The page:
London Symphony Orchestra presents hit program at Segerstrom with mixed results
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The last time we saw British conductor Simon Rattle perform at the Segerstrom Concert Hall, he was conducting the Berlin Philharmonic Orchestra on his farewell tour as Music Director. He returned on Tuesday night with another ensemble, the London Symphony Orchestra, which he has led since 2017, in what will likely be his last appearance here with these musicians. He decamps for Munich in 2023, after a surprisingly short stint with the orchestra.
What went wrong? Well, Brexit, for example, which makes touring much more difficult for British bands. Plans stalled for a much-needed new concert hall in London, for another. Sir Simon said his departure from the LSO was for entirely personal reasons (his family lives in Berlin), but who knows? For some reason Rattle is back, next stop at the Bavarian Radio Orchestra (in Munich), where, by the way, a new concert hall is to open this year.
These miscellaneous facts were only a backdrop for Tuesday’s concert, which looked like a safe bet on paper, with the program featuring key works by Berlioz, Sibelius, Bartók and Ravel, as well as a new work, and the one of the best orchestras in the world which interpreted it. , led by one of the most famous conductors in the world. The fact that the concert didn’t quite live up to expectations, however, may have something to do with this background.
The LSO did not always seem comfortable on the Segerstrom stage on Tuesday. In particular, the fortissimo sound was thundering and crowded, the room overloaded. The strings (wearing a mask), while nicely unified and muscular, had a nasty tone at times, call it cocky and tough. The woodwinds and brass were not always very clean; the drums crackled, sometimes uncomfortably.
In short, not only did the LSO sound like a touring orchestra unfamiliar with the venue it was in, but it also felt like an orchestra with a home venue (the Barbican Centre, with infamously bad acoustics) that makes the musicians work harder than they need to work here. Less would have been more.
So, too, with Rattle. He has long been a conductor who leaves few phrases unturned – that is, he is a demanding and active manipulator of rhythm and tempo, articulation and texture. It can be a fascinating and beautiful thing to see. Here, especially with the proposed repertoire, we often wished that he would leave quite well on his own and let the music be.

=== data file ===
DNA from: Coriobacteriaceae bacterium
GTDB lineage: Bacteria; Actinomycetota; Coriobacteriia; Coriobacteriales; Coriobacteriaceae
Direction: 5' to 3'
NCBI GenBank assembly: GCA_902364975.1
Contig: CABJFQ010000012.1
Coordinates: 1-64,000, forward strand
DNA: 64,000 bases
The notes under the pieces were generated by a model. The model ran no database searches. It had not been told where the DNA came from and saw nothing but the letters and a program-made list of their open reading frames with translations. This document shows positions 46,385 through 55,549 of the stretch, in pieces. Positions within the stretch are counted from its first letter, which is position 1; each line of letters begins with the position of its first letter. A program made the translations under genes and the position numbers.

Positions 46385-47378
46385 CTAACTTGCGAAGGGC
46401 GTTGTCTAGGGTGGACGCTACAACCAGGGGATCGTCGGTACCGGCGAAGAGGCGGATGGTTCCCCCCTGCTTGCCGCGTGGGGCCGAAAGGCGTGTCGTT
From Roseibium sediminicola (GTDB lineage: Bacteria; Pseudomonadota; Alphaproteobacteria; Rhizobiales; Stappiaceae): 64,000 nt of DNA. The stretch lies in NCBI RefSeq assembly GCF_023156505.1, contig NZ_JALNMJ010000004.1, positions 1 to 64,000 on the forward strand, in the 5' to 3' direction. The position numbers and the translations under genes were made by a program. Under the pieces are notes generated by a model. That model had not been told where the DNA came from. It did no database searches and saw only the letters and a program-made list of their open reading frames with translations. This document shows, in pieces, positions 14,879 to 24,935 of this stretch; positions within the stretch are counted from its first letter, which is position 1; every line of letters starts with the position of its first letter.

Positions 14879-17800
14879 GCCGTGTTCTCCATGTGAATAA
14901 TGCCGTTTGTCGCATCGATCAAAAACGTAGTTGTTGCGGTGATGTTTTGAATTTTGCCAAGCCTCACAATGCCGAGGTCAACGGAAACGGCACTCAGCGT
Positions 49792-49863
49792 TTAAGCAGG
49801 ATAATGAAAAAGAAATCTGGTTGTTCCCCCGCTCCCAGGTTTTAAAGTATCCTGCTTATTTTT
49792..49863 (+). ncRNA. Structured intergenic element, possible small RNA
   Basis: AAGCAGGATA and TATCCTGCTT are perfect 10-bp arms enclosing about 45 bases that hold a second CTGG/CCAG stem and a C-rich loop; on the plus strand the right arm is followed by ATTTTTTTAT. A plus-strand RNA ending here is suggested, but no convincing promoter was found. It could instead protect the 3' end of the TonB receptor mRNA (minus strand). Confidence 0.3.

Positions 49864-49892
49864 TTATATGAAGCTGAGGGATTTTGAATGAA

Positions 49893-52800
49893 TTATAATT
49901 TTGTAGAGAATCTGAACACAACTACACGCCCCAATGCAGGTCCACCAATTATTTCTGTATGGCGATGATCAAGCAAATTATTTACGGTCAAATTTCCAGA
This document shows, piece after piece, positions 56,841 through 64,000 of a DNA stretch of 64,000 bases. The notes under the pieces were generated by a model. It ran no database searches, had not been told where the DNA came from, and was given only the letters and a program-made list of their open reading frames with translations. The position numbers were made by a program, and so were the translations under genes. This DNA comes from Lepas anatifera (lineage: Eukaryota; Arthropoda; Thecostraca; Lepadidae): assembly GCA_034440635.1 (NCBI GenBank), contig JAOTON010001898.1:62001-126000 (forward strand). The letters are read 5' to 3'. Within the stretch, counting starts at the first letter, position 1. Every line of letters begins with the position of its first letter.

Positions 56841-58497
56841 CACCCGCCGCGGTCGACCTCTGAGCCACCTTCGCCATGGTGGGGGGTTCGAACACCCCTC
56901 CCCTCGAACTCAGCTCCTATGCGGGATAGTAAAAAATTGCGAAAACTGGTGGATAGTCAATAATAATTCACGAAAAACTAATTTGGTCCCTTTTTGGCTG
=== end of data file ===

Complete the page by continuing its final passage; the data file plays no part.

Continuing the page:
It’s not that any of these factors spoiled the evening. It’s that they sometimes kept the music down to earth, kept it from being as magnificent as possible.
In Sibelius’ Symphony No. 7, which closed the first half of the concert, Rattle’s attentions were certainly admirable. What a strange and wonderful piece this is, a work that seems to be invented as it goes, to come out of obscurity, and only finally arrive when it finally arrives, at the end, once.
Rattle’s efforts dispelled the fog, motivated the darkness, and shaped the ambiguities. But eventually, this approach got bogged down in a thicket of detail and impulse. It turns out that the Sibelius should unfold (and meander) on its own.
So, too, with Ravel The waltz, the waltz to end all waltzes, and in these end times an ever more popular piece to program. Rattle’s attentions and the orchestra’s efforts felt strained and controlling at times, though eventually this music exploded thrillingly as it always does. And at softer dynamics in particular, Ravel’s magnificent orchestration came through beautifully.
Bartok Suite The Miraculous Mandarin behaved better that night. Its episodic structure suited Rattle’s careful care; its biting, violent notation packs a lot of punch and cut through any potential clutter. His virtuoso demands showcased the orchestra’s technical prowess.
The concert opened with an agile and cutting account of the work of Berlioz The Corsair Overture, music of swashbuckling exuberance.
The spark catchers by British composer Hannah Kendall, born in 1984, followed. This 10-minute work in slightly modernist language was inspired by a poem of the same name about women who worked in a match factory in the 19th century. The music seems to effectively imitate the clash of matches and the rapid kindling of flames. It also flickers nervously and shimmers and intertwines and intertwines and generally sounds great. He didn’t leave much of an impression, however, among his program mates and the audience only gave him a handful of applause.
After The waltz, the audience insisted on an encore and received one in the form of a less apocalyptic dance: the charming and bucolic Slavic Dance, Op. 46, No. 3, by Dvorak.
Timothy Mangan is a contributing writer for arts and culture at Voice of OC. He can be contacted at firstname.lastname@example.org.
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